1. Three (3) Types of Legal Proceedings. Florida has three (3) type of probate proceedings to transfer title of a decedent’s assets.

(a) Summary Administration.. Florida Statute 735.201(2) provides that summary administration (“Summary Administration”) may be used for either a resident or non-resident decedent’s estate if: (1) the value of the decedent’s entire estate subject to the Summary Administration in Florida, exclusive of exempt property, does not exceed $75,000.00; or (2) the decedent has been dead for more than two (2) years, regardless of the size of the estate.

(b) Formal Administration. This type of administration (“Formal Administration”) must be used if the decedent’s estate does not qualify for Summary Administration when: (1) the decedent’s estate exceeds $75,000.00, or (ii) the decedent has been dead for less than two (2) years, or (iii) the will requires formal administration.

(c) Ancillary Administration. If the decedent has a will that is being probated in a state other than Florida, the non-resident may qualify to petition the court to admit the decedent’s foreign will to record. Upon admittance, the will shall be be as valid as if it were executed in Florida, thus allowing for the probate of the non-resident’s Florida property.
2. Attorneys’ Fees. Florida Statute 733.6171 sets forth a presumptive statutory fee schedule. For example, estates from $100,000 – $1 Million, the fee is 3%. From $1 Million to 3 Million, the fee is 2.5%; from $3 Million to $5 Million the fee is 2%. Additional fees may be charged at an hourly rate for extraordinary services.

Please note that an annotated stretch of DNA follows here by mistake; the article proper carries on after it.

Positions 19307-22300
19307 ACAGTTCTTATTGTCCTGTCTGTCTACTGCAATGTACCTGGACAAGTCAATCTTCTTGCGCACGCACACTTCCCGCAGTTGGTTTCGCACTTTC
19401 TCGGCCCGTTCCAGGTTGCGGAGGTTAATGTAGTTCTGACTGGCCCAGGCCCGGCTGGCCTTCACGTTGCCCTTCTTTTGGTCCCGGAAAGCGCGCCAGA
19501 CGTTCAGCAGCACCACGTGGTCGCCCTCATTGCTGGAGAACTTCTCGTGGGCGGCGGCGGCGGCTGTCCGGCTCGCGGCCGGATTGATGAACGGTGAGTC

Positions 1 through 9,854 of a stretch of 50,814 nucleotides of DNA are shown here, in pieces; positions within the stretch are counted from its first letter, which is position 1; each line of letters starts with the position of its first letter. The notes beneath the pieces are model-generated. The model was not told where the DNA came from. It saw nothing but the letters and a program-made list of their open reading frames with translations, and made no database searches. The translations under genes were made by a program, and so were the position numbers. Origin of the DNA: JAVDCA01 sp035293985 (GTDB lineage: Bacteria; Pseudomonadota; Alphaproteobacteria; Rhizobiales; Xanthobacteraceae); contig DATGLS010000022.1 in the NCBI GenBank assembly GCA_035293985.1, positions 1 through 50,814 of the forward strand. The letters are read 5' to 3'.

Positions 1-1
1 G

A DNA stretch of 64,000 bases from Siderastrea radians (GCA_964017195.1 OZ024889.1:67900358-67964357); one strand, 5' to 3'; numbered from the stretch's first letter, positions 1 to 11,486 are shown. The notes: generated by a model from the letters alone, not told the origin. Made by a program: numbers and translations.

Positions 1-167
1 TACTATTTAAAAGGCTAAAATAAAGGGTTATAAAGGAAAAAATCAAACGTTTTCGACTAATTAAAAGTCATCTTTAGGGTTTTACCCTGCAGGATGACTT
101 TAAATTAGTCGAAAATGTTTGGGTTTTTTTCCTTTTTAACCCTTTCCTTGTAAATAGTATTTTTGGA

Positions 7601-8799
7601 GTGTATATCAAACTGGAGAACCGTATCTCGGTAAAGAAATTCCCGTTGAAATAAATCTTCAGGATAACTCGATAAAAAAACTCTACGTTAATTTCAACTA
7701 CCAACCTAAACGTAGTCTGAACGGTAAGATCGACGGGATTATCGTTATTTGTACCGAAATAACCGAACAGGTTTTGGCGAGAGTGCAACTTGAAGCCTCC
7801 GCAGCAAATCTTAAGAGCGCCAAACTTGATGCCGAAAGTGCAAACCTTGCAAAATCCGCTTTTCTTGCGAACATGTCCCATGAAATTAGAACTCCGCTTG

3. Florida Homestead (Sand Traps for the Unwary).

(a) If the decedent lived in Florida or had Florida real estate, the possibility of homestead issues must be analyzed. If the decedent split time living in Florida and another state, you must first determine the state of domicile, as only a Florida resident can claim homestead.

(b) If the decedent is survived by a spouse or a minor child, Florida Homestead law will trump anything written in the decedent’s will or trust. The surviving spouse is given a life estate and the minor child a remainder interest.

(c) Homestead real property is not considered part of the probate estate, but the personal representative may have the responsibility to preserve, insure,and protect the homestead status of the property. F.S. 733.608(2).

(d) A Petition to Determine Homestead usually must be filed which may require opening a Formal Administration